Let no man think that because of his position in society he cannot excel in virtue. It is not the place which is to blame,but the man. If your heart is right, the situation may be difficult but the difficulty is to be overcome! Yes, and out ofthat difficulty shall arise an excellence which you had not otherwise known. Say not in your heart, "I am a soldier, and thebarracks cannot minister to piety-therefore I may live as I wish because I cannot live as I should." Say not, "I am a workingman in the midst of those who blaspheme, and therefore it were vain for me to talk of holiness and piety." No, rather rememberthat in such a case it is your duty specially not only to talk of these precious things, but to wear them about you as yourdaily ornament! Where should the lamp be placed but in the room which else were dark? Rest assured your calling and your positionshall be no excuse for your sin if you continue in it. Neither shall your condition be any apology for the absence of integrityand virtue if these are not found in you.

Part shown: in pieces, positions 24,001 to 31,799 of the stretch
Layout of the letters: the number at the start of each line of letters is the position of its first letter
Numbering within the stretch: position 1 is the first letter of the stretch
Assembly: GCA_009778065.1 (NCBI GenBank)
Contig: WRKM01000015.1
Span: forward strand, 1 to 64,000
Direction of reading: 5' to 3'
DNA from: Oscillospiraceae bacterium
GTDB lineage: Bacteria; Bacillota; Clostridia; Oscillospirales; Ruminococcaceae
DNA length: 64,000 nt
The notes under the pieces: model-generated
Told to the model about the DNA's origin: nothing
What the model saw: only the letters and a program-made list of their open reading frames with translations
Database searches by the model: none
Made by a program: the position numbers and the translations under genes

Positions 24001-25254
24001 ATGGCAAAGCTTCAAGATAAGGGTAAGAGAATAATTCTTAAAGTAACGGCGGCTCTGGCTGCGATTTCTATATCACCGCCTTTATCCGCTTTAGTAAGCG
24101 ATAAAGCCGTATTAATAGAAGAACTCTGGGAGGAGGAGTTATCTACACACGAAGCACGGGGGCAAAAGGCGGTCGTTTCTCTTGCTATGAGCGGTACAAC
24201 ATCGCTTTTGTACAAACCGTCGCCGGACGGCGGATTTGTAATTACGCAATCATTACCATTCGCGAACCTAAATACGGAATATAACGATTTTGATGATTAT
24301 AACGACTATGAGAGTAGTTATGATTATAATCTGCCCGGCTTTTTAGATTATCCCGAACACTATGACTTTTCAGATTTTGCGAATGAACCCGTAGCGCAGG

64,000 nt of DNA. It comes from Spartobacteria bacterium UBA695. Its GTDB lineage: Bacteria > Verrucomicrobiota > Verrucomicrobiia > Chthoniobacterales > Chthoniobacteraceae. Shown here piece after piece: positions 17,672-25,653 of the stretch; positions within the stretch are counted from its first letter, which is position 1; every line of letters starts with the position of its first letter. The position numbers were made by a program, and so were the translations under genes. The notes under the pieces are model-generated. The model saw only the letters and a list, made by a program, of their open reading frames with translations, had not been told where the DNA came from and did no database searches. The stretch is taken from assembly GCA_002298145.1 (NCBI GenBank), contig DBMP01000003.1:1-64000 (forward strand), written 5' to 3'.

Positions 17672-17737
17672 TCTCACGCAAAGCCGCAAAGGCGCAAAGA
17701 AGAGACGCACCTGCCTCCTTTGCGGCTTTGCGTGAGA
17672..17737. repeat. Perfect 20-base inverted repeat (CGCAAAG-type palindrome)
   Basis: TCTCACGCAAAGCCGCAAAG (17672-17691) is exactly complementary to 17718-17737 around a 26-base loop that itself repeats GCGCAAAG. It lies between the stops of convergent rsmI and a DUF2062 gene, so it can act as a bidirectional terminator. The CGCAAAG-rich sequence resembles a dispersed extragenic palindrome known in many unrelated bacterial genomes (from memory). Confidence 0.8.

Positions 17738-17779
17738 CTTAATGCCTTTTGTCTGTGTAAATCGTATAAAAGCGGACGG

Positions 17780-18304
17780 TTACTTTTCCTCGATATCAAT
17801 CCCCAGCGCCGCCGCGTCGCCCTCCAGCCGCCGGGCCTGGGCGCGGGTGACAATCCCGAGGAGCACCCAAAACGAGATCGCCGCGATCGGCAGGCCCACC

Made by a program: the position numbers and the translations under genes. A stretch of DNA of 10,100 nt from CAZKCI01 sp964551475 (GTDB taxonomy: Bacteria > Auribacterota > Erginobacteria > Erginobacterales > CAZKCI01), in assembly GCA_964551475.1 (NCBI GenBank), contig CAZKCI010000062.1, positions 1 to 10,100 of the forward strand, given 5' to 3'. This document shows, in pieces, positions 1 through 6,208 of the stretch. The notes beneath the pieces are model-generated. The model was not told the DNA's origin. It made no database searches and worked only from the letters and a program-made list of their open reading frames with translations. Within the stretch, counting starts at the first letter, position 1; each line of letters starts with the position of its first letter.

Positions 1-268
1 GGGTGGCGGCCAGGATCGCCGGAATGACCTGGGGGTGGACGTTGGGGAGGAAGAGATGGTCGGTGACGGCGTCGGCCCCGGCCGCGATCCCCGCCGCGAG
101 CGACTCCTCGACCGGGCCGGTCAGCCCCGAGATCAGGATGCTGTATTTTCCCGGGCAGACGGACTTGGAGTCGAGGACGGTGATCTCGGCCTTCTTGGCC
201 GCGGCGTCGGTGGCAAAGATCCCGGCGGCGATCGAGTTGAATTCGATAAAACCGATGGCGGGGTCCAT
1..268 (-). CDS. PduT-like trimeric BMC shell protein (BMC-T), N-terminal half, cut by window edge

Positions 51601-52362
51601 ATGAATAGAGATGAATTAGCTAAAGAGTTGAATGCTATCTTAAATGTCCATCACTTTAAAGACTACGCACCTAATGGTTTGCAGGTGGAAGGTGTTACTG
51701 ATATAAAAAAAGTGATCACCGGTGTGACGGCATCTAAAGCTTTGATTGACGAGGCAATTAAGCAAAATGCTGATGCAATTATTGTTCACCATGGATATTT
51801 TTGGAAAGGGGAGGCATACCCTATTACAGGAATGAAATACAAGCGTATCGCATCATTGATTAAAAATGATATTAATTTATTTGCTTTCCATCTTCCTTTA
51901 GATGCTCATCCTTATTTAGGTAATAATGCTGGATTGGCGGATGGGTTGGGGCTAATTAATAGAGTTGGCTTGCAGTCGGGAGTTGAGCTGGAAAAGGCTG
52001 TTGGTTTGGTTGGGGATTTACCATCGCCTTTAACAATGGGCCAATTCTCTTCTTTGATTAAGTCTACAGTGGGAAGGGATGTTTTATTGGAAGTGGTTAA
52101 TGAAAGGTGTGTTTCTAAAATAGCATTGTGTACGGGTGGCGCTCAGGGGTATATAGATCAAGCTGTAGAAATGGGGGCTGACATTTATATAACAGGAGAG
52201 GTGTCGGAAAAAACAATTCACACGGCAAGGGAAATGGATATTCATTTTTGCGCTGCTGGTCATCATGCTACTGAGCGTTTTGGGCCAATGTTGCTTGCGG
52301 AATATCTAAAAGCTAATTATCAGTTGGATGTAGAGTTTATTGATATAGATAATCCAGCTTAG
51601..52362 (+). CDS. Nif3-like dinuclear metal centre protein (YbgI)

Concerning the centurion, we may remark that perhaps we had never heard of him though he loved his servant. Perhaps we hadnever read his name, though he tenderly nursed his slave. Perhaps he had found no place in the record of Inspiration, thoughhe loved the Jewish nation and built them a synagogue-nor had we read the story of his life, though he had become a proselyteto the Jewish faith. The one thing which gives him a place in these sacred pages is this-he was a believer in the Messiah-hewas such a believer in the Son of God that Jesus said concerning him, "I have not found so great faith, no, not in Israel."